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The Bulletin by Siddhartha Talya
January 8, 2011
Pakistan 235 for 4 (Shafiq 74*, Misbah 50*) trail New Zealand 275 (Southee 56, Williamson 50, Ahmed 4-63) by 40 runs
Scorecard and ball-by-ball details
Pakistan retained the advantage in the Hamilton Test with their batsmen edging out a testing battle against the New Zealand bowlers on a placid surface more deserving of a one-sided contest. Middle-order batsmen Asad Shafiq and Misbah-ul-Haq batted patiently to rebuild Pakistan's reply to 275, which had lost track in the session before tea against a determined spell from the seamers. The pair provided stability to the innings and set the platform for a lead with an unbeaten 128-run stand that has eased the burden on the inexperienced line-up to follow.
The bowling was unthreatening, the conditions even more so with the virtual absence of swing and movement. Such a situation lent itself to a waiting game, one that New Zealand appeared to have an upper hand in after Taufeeq Umar and Younis Khan brought about their own downfall post lunch. Misbah and Shafiq played their own waiting game, assured that the pitch would have little role to play in their dismissals and aware that a bad ball wasn't too far away with New Zealand rotating their bowlers. Both were opportunistic, Shafiq more so than Misbah, helping offset any extended period of quiet with the occasional boundary and taking their team closer to the first-innings target.
Shafiq found the boundaries with ease on a quick outfield, clipping and driving the seamers through midwicket and fine leg and using his feet well against spin. He charged out to Daniel Vettori to loft him over mid-on, rocked on the back foot to punch Kane Williamson through the covers and stepped out to part-timer Martin Guptill to smote him over midwicket. Too often did the seamers bowl on his pads - his fifty was brought up with a tickle to fine leg - but he also scored through off, driving through point and cover.
Misbah's intention was to occupy the crease and he did that well with his solidity in defence and not feeling compelled to force the pace with a fluent partner at the other end. He's been Pakistan's in-form batsman in Tests with three half-centuries in four innings against South Africa, and a century in the warm-up match prior to this. His first major expansive shot, quite inexplicably, came towards the end of the day; a slog-sweep for six off Williamson. He then went a notch higher, reverse-sweeping the same bowler successive boundaries to reach his half-century just two overs before stumps. For the bulk, Misbah ceded floor to Shafiq and secured one end for Pakistan.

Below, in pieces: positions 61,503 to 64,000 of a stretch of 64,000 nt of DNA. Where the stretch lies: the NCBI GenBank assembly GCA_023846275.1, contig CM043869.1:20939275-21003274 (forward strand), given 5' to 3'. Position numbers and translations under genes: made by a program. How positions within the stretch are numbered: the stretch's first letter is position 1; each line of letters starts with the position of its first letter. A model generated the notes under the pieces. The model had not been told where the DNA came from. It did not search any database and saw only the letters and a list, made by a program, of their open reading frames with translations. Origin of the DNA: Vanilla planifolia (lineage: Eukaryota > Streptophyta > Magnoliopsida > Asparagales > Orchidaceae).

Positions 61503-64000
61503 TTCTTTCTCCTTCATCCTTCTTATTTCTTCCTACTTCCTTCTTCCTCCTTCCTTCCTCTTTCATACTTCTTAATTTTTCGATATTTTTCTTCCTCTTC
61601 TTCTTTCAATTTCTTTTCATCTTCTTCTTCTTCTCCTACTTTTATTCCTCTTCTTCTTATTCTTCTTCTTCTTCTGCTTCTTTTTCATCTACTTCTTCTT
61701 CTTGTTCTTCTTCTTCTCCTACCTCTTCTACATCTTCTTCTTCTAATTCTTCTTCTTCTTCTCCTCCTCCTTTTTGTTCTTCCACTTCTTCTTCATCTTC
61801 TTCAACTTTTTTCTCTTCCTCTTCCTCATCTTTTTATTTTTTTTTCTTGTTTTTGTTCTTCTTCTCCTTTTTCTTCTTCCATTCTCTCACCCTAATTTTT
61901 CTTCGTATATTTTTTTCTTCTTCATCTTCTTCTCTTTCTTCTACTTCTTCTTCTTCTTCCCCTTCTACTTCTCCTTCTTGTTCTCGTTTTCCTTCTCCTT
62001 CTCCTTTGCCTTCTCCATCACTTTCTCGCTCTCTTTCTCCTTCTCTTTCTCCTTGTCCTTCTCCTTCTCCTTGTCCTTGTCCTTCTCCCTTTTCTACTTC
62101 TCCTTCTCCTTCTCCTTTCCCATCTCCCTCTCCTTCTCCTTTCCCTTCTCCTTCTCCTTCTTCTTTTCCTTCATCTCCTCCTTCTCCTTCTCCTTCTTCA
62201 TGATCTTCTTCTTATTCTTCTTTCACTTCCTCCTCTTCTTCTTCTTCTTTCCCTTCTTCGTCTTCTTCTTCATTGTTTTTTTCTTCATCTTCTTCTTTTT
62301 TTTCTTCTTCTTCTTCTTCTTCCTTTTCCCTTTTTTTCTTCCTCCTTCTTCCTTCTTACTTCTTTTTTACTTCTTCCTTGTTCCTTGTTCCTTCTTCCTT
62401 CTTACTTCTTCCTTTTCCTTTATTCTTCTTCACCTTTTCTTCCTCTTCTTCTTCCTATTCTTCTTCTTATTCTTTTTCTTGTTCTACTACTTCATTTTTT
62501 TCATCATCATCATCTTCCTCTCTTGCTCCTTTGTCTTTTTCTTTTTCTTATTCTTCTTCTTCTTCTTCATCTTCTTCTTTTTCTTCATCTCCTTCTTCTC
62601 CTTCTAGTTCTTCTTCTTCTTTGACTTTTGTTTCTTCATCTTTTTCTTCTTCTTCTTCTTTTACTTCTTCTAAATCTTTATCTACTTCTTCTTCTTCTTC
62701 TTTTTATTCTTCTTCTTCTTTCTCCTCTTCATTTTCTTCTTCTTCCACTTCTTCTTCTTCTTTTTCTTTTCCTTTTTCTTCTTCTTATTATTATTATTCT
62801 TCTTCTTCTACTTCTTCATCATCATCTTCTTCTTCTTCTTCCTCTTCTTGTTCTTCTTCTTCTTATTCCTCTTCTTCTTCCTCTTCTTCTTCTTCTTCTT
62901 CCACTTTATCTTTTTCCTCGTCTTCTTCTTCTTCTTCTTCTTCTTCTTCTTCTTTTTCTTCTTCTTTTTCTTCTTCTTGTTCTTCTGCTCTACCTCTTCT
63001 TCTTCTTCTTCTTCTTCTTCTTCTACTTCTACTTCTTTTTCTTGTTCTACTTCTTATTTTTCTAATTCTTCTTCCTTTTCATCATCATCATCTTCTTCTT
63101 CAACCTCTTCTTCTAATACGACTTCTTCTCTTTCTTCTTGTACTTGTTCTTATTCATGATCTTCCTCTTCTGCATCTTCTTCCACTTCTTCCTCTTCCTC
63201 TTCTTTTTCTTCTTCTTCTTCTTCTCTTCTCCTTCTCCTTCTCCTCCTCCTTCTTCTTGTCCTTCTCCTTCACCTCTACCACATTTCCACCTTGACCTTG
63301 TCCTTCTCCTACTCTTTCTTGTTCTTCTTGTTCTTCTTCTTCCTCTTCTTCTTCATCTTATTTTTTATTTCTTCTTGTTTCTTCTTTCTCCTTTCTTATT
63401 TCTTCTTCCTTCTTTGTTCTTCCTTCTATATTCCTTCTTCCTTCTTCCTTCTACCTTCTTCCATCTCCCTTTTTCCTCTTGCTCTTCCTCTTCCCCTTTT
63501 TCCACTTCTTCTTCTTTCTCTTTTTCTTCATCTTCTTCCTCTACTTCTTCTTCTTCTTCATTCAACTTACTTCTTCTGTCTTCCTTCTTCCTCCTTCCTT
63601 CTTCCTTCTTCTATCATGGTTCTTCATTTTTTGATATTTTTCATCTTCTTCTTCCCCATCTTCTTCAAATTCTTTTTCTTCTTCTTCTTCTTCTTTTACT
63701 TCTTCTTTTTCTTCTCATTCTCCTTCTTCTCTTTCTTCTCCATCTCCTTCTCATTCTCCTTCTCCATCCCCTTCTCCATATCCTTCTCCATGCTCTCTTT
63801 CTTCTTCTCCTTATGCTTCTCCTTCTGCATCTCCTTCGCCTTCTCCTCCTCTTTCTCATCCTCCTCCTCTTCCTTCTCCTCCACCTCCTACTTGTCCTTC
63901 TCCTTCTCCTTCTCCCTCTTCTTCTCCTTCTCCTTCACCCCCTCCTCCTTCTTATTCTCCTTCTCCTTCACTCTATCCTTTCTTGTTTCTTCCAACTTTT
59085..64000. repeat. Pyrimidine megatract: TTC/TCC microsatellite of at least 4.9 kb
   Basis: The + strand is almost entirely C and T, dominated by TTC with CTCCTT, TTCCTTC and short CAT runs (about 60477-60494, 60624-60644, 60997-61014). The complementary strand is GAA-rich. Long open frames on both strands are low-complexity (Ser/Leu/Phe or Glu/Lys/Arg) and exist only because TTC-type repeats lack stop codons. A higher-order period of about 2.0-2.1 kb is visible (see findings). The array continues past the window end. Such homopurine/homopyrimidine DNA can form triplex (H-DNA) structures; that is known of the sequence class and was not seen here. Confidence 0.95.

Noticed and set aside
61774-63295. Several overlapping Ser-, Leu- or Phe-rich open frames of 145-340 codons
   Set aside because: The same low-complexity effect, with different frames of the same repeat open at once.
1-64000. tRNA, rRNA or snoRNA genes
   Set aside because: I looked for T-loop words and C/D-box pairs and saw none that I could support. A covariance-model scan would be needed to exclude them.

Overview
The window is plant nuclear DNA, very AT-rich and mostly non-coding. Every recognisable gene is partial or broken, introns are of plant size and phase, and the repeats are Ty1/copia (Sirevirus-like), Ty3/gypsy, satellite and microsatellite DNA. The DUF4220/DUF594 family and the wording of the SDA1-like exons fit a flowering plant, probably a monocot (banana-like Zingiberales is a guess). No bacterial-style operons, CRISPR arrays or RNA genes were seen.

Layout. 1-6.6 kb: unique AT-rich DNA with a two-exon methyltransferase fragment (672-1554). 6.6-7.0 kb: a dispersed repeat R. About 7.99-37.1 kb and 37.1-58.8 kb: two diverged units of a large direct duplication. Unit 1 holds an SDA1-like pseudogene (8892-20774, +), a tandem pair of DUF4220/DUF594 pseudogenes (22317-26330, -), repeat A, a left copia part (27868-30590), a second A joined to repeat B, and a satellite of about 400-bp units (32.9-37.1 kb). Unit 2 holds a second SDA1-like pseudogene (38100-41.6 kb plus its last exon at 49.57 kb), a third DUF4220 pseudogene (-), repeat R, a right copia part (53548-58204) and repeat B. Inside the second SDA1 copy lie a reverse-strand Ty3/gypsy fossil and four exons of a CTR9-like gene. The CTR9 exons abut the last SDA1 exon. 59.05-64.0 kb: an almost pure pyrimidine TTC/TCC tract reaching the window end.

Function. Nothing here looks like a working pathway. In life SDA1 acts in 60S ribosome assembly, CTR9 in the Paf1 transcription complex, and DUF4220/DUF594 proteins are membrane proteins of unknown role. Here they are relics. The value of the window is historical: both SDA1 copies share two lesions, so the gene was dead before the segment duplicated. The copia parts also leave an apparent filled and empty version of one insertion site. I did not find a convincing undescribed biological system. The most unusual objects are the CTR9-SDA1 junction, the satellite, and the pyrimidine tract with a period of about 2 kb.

The pair built on the efforts of the Pakistan seamers, who brought about an early conclusion to New Zealand's innings on the second morning, and Taufeeq. Tim Southee and Williamson had set up frustrated Pakistan with a fighting stand to save New Zealand the embarrassment of being bowled out for under 200 on a track full of runs. But their resistance ended this morning when Pakistan's seamers made up for the lack of purchase from the pitch by ruffling the batsmen up with short deliveries.
When the time came to defend 275, New Zealand's bowlers were guilty of doling out freebies on the pads, Chris Martin particularly, and Taufeeq duly dispatched them. Martin was struck for three boundaries in an over, through midwicket, square leg and mid-on, while Brent Arnel paid for dropping too short, slashed and pulled to the ropes.
Post lunch, however, New Zealand bowled better. Lengths were rethought and both Martin and Arnel targeted the good-length area, and angled the ball in by bowling round the wicket to the left-hander. Taufeeq, who had dealt in boundaries, became more restrained and didn't help himself when he struggled to middle the ball when opportunities came his way. He lost a solid partner in Azhar Ali not too long after lunch, and that gave New Zealand an opening.
Taufeeq fought through his frustration by reaching his first half-century since 2003 by guiding Arnel to the third-man boundary, while at the other end Younis injected some urgency to the innings. Like Taufeeq had done before lunch, Younis went after Martin, opening the face to square-drive him thrice for fours and flicking him to the fine-leg boundary.
But just when it seemed Pakistan were emerging out of a difficult phase, they put themselves back into one. Taufeeq played a loose flick straight to midwicket, and Younis closed the face too early to spoon a catch back to the bowler. It was Arnel who dismissed the pair, leaving it to the captain Misbah and Shafiq to rebuild.
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Would he have fared better than the incumbent middle-order batsmen, Root and Ballance?